My assertions are for the most part purely negative; I deny the existence of Fingal, because in a long and curious peregrination through the Galic regions I have never been able to find it.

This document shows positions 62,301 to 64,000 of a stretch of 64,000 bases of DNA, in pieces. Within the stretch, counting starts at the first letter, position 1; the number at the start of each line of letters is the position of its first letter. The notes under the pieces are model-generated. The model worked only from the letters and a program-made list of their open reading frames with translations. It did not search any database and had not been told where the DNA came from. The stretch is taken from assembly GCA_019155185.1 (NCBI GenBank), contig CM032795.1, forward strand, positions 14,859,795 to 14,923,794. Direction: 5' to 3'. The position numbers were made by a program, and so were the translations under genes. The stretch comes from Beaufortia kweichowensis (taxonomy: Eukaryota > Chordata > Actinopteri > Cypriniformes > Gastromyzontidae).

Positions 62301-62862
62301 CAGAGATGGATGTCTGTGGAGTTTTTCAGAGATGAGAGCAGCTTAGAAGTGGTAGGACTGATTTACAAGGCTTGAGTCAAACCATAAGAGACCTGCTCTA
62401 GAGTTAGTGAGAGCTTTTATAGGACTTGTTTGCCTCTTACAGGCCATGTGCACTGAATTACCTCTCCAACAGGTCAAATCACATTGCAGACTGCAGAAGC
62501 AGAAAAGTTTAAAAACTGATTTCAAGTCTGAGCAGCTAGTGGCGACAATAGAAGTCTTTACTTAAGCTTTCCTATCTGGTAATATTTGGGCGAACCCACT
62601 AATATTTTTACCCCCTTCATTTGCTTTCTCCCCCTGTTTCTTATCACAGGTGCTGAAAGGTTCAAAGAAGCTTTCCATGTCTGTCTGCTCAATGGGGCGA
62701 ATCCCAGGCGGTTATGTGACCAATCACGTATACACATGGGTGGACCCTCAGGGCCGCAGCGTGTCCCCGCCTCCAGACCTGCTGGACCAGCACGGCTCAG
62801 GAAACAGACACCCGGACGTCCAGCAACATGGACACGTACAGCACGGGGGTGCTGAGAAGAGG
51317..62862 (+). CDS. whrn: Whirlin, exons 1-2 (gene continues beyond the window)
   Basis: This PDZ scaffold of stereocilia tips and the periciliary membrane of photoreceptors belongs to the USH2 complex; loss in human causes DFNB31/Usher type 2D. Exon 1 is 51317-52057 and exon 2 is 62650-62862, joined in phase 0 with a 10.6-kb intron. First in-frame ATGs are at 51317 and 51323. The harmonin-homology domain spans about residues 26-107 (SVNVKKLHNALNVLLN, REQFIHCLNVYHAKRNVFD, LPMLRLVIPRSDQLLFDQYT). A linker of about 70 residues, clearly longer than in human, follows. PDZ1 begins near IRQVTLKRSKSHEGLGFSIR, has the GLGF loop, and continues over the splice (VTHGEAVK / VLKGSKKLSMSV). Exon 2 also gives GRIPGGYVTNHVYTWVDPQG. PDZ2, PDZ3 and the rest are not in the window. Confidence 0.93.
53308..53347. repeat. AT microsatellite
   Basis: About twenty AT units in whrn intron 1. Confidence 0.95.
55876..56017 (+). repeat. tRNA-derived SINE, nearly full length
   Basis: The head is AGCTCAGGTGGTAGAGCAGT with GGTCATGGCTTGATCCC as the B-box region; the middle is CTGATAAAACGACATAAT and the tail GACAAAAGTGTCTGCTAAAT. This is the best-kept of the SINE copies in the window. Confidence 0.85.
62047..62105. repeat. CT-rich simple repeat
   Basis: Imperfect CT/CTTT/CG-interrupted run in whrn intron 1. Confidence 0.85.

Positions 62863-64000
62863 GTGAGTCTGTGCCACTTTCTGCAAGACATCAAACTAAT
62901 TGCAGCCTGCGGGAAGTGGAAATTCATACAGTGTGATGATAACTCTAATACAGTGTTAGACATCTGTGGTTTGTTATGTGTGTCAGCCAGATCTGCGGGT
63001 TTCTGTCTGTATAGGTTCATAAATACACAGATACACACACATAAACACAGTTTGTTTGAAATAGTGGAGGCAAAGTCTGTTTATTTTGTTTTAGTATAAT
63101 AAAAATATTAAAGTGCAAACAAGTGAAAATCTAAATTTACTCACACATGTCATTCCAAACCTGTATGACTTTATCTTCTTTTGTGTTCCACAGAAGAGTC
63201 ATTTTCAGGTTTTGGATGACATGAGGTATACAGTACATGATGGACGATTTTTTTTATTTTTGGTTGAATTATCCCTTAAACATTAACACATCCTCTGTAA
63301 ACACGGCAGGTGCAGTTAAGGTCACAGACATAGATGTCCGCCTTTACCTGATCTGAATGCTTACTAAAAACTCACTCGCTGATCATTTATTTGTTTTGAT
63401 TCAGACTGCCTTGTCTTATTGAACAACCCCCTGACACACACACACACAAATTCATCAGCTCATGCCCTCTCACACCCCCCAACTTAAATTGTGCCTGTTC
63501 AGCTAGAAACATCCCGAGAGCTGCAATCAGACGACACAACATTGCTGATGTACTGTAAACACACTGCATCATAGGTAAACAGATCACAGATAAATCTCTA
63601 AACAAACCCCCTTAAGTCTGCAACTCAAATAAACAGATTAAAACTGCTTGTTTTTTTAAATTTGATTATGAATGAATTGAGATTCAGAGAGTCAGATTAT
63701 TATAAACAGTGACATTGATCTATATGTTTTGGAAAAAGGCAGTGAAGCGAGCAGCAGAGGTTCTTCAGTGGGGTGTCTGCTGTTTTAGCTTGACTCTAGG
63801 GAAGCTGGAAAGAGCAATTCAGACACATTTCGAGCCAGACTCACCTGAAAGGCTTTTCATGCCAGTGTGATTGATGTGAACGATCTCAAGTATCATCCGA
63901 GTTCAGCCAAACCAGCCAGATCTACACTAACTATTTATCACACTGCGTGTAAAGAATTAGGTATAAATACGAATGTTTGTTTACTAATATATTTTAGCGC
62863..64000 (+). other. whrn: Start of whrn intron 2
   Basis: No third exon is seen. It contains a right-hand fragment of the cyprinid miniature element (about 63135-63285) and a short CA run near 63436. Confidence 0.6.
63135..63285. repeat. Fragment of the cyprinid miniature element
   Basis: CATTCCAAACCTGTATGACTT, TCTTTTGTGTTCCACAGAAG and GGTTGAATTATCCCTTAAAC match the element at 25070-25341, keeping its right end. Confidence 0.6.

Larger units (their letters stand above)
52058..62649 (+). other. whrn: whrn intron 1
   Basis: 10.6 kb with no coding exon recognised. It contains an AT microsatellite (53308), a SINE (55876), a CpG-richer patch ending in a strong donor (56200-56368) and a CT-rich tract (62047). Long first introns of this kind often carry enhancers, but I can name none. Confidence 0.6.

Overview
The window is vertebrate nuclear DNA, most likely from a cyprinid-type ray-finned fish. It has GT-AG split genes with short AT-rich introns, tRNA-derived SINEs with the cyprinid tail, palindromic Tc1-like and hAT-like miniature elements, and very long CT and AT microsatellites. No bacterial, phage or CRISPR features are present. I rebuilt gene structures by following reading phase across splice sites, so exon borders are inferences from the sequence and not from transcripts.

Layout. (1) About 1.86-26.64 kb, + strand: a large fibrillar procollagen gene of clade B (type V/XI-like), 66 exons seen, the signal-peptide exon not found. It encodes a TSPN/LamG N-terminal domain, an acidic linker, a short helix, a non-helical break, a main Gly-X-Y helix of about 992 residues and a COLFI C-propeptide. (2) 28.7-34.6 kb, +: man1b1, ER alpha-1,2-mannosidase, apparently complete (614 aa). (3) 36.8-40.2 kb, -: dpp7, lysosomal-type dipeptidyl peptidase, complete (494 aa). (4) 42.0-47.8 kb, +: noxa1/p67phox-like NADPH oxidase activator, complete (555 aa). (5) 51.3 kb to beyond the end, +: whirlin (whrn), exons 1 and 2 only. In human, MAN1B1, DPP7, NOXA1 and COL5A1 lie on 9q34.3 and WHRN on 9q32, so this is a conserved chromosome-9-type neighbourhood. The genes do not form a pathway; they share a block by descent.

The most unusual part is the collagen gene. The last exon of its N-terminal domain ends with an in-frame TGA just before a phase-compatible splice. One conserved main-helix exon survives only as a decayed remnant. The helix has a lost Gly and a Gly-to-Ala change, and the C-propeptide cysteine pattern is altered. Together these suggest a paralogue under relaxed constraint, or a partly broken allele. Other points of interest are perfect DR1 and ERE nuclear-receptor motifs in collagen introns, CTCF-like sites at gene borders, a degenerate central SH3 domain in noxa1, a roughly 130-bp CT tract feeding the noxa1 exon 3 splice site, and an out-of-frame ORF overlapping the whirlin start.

William Shaw the Highlander came out of nowhere into Johnson's later life of writing. Their first meeting coincided with the revival of the Ossian controversy, instigated by A Journey to the Western Highlands of Scotland. Their forgotten friendship originated in a common desire to further the study of Gaelic and climaxed in a heated war of words over Macpherson's popular pseudo-Gaelic poetry near the end of Johnson's life. While Scots upheld farfetched Ossianic claims as a matter of national honor, Irishmen objected to historical revisionism slighting the primacy of their Gaelic identity. Englishmen in their turn could regard the noisy dispute with aloof neutrality or invincible skepticism reflecting a superiority complex toward other subjects in the British Isles at a perilous time of American Revolution. Within a context of smoldering culture wars at home exacerbated by insurrection abroad, Shaw emerged in the literary debate as a Scottish Gaelic scholar with Johnsonian allegiances, a true British composite of ideological dichotomies making him seem a traitor in his countrymen's eyes and a defender of truth in his own.